It is estimated that there are 1.8M scientific articles published every year, but about half aren’t read by anyone except the reviewers and editor. Either 50% of research is worthless (and thus 50% of funding misspent), or we have a serious discovery problem.
Many public and private institutions are increasingly seeing the importance of the web for distributing knowledge. So how does an institution get greater exposure for their research while remaining in control of their research agenda? How can we make our articles findable and, more importantly, how can we track reuse of our articles? Here are some recommendations to improve your repositories and make your research impactful.
1Define your audience and welcome the new member: machine learning algorithms
Publication, peer review, and journal correspondence will always be part of scholarly communication and a scholar will always be known by his work. What’s changing is the medium through which that communication takes place. Where before the reach of a scholar’s ideas was limited by the circulation of the journal in which they appeared, now that reach extends to the entire world.
Reach is no longer a limiting factor, but the attention paid to each piece has diminished because the total amount of research articles has grown. The share of attention from the consumers of scholarly content now determines the influence of a scholar’s works. Therefore, it is important that our knowledge reaches a precise audience that now not only includesother scholars, but clinicians, patients, policy makers, general public, and even machine learning algorithms.
2Connect your repository with your social networks and choose the correct license
Research has shown that articles openly available on the web, have a broader reach than those behind a subscription barrier. When they are shared on social networks and fed into recommendation algorithms, it’ll help command a larger share of attention, as well.
Unfortunately, copyright law is mostly still designed for the reach-limited print era, and the complex machinery connecting people together on the Internet gets choked up trying to figure out who is supposed to be able to access, share, or read what version of which content. The so called Creative Commons Attribution License are of vital importance in this case as it helps to clarify the type of license for each work.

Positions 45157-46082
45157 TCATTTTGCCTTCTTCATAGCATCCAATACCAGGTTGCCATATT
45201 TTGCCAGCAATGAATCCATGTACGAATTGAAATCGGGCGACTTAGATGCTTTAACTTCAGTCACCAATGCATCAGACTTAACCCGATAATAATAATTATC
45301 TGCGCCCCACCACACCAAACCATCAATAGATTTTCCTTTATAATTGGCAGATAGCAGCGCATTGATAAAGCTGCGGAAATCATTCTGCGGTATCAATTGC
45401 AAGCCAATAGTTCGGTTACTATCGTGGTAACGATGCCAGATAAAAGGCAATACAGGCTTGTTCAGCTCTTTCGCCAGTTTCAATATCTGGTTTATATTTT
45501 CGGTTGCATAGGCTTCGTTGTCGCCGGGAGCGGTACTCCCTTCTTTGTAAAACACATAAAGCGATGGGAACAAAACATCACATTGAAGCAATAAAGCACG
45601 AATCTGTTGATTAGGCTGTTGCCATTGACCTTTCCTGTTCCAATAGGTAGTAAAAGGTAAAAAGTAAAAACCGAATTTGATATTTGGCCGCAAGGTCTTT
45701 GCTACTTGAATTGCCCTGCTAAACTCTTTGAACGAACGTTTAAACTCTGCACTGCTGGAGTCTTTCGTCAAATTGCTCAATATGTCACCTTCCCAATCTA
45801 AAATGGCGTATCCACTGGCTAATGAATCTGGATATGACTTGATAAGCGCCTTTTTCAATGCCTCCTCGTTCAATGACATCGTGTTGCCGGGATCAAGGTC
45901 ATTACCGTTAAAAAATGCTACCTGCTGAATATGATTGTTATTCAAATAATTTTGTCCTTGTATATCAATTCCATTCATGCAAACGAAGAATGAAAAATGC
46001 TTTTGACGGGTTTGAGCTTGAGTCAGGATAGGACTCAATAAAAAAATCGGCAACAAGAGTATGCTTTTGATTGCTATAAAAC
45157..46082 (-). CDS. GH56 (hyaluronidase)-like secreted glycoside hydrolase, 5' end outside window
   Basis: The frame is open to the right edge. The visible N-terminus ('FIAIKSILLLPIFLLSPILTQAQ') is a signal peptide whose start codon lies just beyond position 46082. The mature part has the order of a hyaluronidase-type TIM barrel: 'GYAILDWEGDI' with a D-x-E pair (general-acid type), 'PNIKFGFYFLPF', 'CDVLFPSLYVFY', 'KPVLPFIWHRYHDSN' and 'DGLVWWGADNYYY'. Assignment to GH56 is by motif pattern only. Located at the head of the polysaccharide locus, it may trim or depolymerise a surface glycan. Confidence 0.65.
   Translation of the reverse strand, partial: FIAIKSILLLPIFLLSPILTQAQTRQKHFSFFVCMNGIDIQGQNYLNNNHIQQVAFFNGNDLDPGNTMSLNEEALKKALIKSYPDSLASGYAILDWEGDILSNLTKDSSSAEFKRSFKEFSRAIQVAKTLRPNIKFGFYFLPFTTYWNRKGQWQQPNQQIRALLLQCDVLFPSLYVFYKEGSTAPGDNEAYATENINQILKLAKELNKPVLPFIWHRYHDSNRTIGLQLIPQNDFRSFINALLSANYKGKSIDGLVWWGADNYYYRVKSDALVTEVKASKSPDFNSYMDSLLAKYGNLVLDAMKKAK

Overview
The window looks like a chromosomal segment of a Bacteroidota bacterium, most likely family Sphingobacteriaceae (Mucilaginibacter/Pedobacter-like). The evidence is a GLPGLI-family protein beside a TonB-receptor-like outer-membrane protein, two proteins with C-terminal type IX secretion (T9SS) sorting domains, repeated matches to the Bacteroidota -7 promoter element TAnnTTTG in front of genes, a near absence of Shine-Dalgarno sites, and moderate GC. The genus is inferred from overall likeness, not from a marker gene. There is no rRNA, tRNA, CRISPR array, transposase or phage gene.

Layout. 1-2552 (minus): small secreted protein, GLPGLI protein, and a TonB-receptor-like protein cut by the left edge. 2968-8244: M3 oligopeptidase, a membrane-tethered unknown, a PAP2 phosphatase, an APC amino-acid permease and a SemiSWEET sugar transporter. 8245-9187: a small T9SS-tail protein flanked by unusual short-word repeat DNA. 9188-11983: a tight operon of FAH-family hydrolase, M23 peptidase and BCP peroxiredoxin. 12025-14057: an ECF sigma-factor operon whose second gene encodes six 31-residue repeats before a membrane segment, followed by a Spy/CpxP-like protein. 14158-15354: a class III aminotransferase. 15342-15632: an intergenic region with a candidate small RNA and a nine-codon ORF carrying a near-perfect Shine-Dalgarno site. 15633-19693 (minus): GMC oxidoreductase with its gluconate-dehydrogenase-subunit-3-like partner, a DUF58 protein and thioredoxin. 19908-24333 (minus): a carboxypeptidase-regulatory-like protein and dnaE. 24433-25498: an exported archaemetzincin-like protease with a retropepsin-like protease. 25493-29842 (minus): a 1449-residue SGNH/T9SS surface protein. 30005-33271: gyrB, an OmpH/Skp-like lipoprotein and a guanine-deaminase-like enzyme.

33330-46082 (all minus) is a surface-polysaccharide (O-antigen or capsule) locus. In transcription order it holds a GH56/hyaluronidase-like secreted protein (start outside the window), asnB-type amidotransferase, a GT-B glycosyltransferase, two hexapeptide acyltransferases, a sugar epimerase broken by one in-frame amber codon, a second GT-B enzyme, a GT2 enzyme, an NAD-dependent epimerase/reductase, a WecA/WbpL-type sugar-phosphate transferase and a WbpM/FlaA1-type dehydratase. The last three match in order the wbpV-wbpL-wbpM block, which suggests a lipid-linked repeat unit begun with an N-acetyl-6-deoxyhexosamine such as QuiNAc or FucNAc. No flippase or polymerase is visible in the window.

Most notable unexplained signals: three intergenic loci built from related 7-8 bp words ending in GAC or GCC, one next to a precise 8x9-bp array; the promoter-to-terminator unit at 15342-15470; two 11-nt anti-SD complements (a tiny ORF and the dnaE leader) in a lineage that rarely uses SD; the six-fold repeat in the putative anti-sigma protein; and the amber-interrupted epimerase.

3Define your operational model
Subscription mechanisms have the advantage of providing consistent revenue, which is essential for the preservation of the scholarly record. SciELO, Arxiv, and institutional repositories all face sustainability challenges and generally aren’t able to bring the same level of resources to bear that a commercial enterprise can. However, well-run non-profits are able to provide services that no commercial company would be able to, and so both will remain important parts of the scholarly communication infrastructure.
In the future, I see Open Knowledge projects following a similar path to open source, in that value-added services will develop on top of a free content layer, providing information on aggregated data that can describe global trends.
4Use metrics to understand your impact
Thanks to the data stored in the open web, applications allow you to understand the impact of your research. ImpactStory offers a personal dashboard of your attention share; Lens provides a flexible and efficient way to display papers on a range of devices; ScienceScape, a recommendation engine for the sciences, provides an overview of a field and eases entry by newcomers; and Mendeley, my company, provides recommendations, collaboration tools, and metrics to researchers in any discipline.
What changes do you see from your perspective?